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The filmLorenzo’s Oil dramatically illustrated the predicament of families where there is a child with an untreatable inherited metabolic disease. The oil devised as treatment by the father of a child with X-linked adrenoleukodystrophy (X-ALD) has proved disappointing but new research (Stephen Kemp and colleagues.Nature Medicine1998;4:1261–8. See also News and Views, pages 1245–6) brings hope of effective treatment and illustrates a new direction in gene therapy.
There are probably many redundant genes in animal and human cells, which have the capacity to bring into play alternative metabolic pathways. Chemical agents are capable of stimulating the expression of such genes and investigators at Johns Hopkins University have shown that 4-phenylbutyrate (4PBA) may be such an agent for X-ALD cells.
The defect in X-ALD is in the gene encoding the peroxisomal membrane protein, ALDP (adrenoleukodystrophy protein). What the Baltimore researchers have shown is that 4PBA treatment of X-ALD fibroblasts induces the expression of the ALD related protein (ALDRP) gene, causes peroxisomal proliferation, and results in increased β oxidation of very long chain fatty acids (VLCFA). When they gave 4PBA to X-ALD mice there was a substantial fall in VLCFA (almost to normal) in brain and adrenal glands. Trials in patients with X-ALD seem called for.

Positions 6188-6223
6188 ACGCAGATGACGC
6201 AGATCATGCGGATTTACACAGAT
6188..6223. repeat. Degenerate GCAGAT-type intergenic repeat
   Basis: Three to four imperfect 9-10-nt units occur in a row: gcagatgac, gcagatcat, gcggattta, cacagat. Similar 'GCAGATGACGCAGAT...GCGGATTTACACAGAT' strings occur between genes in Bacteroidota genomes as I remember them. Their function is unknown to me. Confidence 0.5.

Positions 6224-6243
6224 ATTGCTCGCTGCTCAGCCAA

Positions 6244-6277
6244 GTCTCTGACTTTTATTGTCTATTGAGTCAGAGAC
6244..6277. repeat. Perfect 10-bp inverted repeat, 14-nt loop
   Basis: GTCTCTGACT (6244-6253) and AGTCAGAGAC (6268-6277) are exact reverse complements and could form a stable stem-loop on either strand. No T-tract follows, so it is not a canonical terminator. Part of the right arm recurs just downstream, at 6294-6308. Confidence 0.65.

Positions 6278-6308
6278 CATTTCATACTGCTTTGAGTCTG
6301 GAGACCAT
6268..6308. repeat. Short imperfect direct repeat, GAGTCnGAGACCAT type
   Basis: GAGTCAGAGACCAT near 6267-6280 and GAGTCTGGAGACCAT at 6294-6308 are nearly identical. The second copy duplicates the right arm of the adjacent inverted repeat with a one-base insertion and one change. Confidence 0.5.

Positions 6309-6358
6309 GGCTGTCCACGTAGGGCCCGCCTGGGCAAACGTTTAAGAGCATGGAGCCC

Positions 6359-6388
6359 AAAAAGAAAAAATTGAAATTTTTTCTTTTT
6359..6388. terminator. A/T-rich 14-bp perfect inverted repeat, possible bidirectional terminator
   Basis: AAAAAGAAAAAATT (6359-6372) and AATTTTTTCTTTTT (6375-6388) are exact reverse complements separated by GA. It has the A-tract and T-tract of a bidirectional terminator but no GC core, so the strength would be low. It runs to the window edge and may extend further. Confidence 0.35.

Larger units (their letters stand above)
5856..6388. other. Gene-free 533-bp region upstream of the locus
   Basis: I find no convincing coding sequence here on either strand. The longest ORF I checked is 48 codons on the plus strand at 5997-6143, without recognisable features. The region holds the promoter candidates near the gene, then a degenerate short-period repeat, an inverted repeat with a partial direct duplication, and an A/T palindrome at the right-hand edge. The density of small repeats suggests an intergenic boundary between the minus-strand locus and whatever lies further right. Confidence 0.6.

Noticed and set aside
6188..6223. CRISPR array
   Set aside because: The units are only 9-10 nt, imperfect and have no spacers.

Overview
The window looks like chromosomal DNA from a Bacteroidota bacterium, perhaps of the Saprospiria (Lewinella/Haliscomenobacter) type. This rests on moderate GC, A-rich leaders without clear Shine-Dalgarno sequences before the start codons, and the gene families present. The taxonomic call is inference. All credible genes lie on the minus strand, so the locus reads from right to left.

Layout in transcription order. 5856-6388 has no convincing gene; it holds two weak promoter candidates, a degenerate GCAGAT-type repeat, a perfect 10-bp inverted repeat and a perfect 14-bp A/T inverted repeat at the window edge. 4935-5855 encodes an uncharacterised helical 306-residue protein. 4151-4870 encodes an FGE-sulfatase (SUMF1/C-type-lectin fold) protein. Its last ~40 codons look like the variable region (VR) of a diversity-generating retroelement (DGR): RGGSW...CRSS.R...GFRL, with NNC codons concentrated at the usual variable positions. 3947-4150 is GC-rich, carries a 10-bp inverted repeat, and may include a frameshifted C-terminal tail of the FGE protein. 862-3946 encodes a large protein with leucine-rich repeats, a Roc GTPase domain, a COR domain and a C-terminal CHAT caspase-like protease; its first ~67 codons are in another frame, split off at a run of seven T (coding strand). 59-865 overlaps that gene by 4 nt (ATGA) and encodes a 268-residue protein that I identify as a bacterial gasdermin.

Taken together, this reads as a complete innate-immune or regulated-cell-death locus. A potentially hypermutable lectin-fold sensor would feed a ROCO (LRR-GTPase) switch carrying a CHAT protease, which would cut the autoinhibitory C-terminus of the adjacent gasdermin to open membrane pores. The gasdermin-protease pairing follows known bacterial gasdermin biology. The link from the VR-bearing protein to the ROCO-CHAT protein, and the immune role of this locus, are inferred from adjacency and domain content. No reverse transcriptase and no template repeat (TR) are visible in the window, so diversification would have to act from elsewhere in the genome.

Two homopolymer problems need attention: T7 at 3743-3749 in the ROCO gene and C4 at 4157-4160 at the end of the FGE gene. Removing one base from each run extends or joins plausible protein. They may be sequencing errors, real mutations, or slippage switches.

The effects of 4PBA may not be restricted to X-ALD. It has been used to promote fetal haemoglobin production in haemoglobinopathies and to stimulate the aberrant CFTR gene in cystic fibrosis. The awakening of dormant genes seems an exciting possibility but clearly excitement must not be allowed to run ahead of the facts.